Kirk’s Pipes puts ‘toasters’ in awe

Kirk’s Pipes puts ‘toasters’ in awe

Music is an experience that shares a close bond with nature, and so does the pipe organ. The large-scale instrument did not have a grand start but rather in a saloon. Ctesibius, a barber apprentice in ancient Greece, once while adjusting mirrors found that air under pressure in the pipes created sounds. Intrigued, he went on to fix a flute at the ends that in turn produced a melody. And thus the instrument began its journey and to this day claims an important space in the music realm, even after two thousand years of its invention.

At the formative stages, due to inconsistent air pressure, water proved a driving factor, making way for the hydraulus (water organ). But later, the organ builders in medieval Europe, acknowledging its wide use in religious spheres like cathedrals and basilicas, introduced blowers as a revolutionary mechanism to see the organ from being a ‘noisemaker’ to something that could catalyse human senses with an exorbitant quality and pitch. Also, when organs were built on a mammoth size with exotic designs, they found popularity in secular circles like operas and orchestras.

Every religion contains some amount of mystery. So, the organ in the hands of a good musician can evoke that.

India, specifically Bengaluru was home to the British for quite a few centuries, and to meet the spiritual welfare of the masses, they built magnificent churches, and one of them was St Andrew’s Church in 1866 (called the Kirk) on Cubbon Road.

Overlooking the South Parade ground, it attracts visitors through its magnificent gothic structure, adorning stain glass and most of all, its elegantly designed
massive pipe organ.

Today, the cost of a pipe organ is Rs 70 to 80 lakh; then, one might not find a ray of daylight in the passion that St Andrew’s had for music when it took an expensive endeavour of that sort within a stint of its establishment.

A beautiful organ was built at a cost of £ 2500 by the celebrated Peter Gonacher & Co., Huddersfield, England, and was subsequently installed by Jupe on May 3, 1881, with W R Cox to be the first organist to play on it. The organ is a replica of St Andrew’s Kirk, Chennai.

Any visitor to St Andrew’s might buy into a lie that the massive sound is created by a few rank of metal pipes sitting on the facade, but there are over a thousand pipes lurking inside ranging from the size of a pencil to a lamppost. The facade comprises the Great pipes, spiking above them form the Swell pipes controlled by a Pedal below the Console, on which the organist plays the instrument, flanked by Stops.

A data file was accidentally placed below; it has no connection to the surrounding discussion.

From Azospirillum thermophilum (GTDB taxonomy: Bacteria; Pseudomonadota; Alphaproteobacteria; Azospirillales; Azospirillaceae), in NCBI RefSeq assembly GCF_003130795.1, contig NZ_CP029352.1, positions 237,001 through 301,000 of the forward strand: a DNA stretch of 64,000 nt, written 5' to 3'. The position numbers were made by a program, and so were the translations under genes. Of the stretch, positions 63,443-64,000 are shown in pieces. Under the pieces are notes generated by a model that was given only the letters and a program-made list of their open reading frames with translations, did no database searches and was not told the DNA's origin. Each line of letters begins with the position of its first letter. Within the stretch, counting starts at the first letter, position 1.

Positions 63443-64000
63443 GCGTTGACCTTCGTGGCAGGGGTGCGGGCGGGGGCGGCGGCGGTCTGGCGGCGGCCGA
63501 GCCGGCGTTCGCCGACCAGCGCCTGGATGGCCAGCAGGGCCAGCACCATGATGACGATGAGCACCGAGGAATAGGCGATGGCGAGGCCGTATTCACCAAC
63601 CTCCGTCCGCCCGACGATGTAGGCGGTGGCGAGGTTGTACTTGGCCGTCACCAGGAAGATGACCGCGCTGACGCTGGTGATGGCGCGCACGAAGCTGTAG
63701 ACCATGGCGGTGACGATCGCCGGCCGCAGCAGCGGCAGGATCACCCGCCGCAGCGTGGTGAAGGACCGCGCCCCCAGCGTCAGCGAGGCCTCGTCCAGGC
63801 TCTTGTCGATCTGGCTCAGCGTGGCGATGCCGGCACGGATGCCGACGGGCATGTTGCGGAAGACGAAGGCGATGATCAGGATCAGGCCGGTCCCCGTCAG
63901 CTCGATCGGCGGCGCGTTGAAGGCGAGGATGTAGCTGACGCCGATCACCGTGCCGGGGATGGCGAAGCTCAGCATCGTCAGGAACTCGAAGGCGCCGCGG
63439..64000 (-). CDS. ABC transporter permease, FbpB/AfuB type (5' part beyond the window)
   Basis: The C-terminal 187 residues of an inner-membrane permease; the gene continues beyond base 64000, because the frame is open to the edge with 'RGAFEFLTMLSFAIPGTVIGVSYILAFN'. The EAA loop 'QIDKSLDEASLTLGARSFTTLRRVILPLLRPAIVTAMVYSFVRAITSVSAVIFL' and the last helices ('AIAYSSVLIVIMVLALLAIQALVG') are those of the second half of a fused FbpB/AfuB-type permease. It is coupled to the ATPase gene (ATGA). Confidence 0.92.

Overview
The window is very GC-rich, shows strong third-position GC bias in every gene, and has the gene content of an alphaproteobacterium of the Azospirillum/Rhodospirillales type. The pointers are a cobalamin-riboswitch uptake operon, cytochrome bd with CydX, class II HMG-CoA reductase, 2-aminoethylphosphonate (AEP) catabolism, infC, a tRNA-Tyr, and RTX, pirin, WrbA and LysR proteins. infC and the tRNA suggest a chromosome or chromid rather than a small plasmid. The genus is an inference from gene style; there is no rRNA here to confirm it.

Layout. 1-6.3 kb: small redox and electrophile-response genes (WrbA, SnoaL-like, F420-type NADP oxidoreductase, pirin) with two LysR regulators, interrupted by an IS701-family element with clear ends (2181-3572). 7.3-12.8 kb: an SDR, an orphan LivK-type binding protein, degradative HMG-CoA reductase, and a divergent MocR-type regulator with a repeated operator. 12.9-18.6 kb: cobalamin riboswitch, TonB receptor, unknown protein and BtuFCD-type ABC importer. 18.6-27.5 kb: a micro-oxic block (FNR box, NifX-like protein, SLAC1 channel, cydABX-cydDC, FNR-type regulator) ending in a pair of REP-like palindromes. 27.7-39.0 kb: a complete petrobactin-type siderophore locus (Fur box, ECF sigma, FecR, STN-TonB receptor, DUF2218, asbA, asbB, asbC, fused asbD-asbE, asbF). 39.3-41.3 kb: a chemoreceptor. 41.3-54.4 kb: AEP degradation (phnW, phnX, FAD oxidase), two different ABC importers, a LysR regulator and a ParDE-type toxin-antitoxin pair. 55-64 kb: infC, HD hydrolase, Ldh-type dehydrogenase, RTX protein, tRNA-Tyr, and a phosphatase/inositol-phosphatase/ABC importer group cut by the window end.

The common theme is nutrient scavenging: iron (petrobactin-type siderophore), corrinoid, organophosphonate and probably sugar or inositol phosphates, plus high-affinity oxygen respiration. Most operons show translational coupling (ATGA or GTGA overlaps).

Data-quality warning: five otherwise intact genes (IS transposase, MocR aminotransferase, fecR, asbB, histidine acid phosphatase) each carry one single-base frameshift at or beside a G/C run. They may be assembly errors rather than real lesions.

A brass plaque fixed by the organ speaks the effort of Cecil Rae gifting a motor blower in memory of her husband in 1933, which breathed a new tonal quality. A wooden treadle still remains as a souvenir attached on the hip of the organ. 

Joshi Mark, Secretary, says “The enormous, bell-clear Pipe organ at St Andrew’s received laudable remarks from members of St Mark’s Church when they had to worship at St Andrew’s as a result of a fire accident in 1923. Moreover, we are grateful for the strong commitment of our predecessors for painstakingly maintaining the organ in mint condition, and we hope that our posterity would follow their footprints.”  

Restitutive ambassadors

St Andrew’s boasts of a cavalcade of distinguished organists like D S Anderson, Edmonds, E H Fewkes, Bryan A Moore, Handel Manuel, J T William Joseph, Rohit S Silus, Andrew Bhagyanathan and others who expressed sheer dedication in not just playing the instrument, but also maintaining it.  

Andrew, the incumbent organist, says “Every Presbyterian Church has a tradition of having a pipe organ, and St Andrew’s at Bengaluru is among them.” He recalls Randall Giles (Episcopal Church of America) while on his music exchange to St Andrew’s suggested Christopher Gray for the restoration work.

On invitation in 2008, Christopher Gray, M/s Middle Organ Co, UK, says Andrew undertook the restoration work with a commitment to enhancing its acoustics by adding four new stops (Clarinet, Twelfth, Clarion and Mixture). This music physics made way for adding 500 new pipes which had the power of even pull the attention of a wayfarer walking on the bustling Cubbon Road.

Vijay Upadhyaya, Director, Vienna University choir, marks the organ’s acoustics, which has a fantastic resonance and presence. It has unparalleled tonal balance and quality, which makes it superior to the electronic ones. 

He adds that Richard Marlow, Professor, Trinity College, Cambridge on his visit to St Andrew’s was surprised by the vibrant energy of the organ while playing the stops individually.  

The cliches that strip the pipe organ off its artistic merit are horror movies, say aged musicians sitting in reclusive spaces playing old hymns, but St Andrew’s is different as it made the instrument venture into music genres through its fledgling musicians under able peers. The church, every last Sunday of the month, hosts recitals, concerts where music enthusiasts are invited across different verticals to perform.

The window has indeed opened up people to not just perform but also help each other in expanding their knowledge base. St Andrew’s music legacy is on a mission of making youngsters as ‘creators’ of music than merely being ‘consumers’.

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